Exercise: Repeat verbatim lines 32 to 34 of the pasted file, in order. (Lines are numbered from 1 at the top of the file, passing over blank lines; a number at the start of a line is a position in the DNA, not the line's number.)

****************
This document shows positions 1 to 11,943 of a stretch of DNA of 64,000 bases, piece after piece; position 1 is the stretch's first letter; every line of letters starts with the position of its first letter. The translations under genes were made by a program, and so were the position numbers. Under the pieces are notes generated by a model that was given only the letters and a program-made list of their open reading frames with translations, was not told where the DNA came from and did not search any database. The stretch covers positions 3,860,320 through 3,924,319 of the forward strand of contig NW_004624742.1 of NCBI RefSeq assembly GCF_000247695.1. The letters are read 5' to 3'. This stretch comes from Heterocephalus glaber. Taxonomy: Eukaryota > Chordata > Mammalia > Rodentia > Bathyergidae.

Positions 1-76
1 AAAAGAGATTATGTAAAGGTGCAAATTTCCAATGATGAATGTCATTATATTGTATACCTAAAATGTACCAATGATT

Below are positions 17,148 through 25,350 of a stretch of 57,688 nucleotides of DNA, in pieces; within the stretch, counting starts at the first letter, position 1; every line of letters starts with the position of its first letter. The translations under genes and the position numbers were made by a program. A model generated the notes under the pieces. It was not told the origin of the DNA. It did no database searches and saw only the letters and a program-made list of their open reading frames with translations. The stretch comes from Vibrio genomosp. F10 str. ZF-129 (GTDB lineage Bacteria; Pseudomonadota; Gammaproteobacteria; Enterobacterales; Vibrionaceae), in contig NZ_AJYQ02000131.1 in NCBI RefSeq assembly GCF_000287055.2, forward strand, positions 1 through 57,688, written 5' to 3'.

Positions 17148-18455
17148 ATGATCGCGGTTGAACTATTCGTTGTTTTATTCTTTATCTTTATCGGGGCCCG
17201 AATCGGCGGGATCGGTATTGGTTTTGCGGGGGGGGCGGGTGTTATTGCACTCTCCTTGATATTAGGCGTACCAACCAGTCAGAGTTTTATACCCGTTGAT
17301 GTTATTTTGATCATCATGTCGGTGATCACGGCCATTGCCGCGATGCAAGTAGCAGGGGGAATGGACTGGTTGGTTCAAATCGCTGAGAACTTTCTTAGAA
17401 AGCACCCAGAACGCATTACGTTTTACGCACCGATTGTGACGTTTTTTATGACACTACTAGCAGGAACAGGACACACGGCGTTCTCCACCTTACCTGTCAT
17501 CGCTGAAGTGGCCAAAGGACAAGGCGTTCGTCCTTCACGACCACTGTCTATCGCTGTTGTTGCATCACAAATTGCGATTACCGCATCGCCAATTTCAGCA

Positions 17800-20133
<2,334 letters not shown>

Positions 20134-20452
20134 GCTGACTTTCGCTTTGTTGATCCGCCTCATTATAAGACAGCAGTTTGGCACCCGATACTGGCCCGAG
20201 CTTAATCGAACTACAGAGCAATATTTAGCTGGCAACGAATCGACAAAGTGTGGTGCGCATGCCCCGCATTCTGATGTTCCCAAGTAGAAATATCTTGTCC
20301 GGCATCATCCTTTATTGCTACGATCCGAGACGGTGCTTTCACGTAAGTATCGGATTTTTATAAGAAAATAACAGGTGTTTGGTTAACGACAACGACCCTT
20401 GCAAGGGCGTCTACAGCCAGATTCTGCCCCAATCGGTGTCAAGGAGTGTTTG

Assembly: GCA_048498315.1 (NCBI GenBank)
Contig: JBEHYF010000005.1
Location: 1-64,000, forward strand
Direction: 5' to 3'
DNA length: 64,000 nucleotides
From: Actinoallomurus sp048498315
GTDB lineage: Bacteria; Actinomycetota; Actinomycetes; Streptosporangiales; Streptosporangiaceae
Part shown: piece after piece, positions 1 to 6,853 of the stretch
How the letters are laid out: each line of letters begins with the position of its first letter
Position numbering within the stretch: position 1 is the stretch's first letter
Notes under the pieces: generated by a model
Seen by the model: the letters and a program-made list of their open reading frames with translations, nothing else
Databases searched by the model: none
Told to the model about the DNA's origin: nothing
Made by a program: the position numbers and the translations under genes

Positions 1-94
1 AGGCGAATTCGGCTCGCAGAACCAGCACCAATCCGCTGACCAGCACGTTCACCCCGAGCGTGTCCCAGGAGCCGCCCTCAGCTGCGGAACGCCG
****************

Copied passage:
Made by a program: the position numbers and the translations under genes

Positions 1-94
1 AGGCGAATTCGGCTCGCAGAACCAGCACCAATCCGCTGACCAGCACGTTCACCCCGAGCGTGTCCCAGGAGCCGCCCTCAGCTGCGGAACGCCG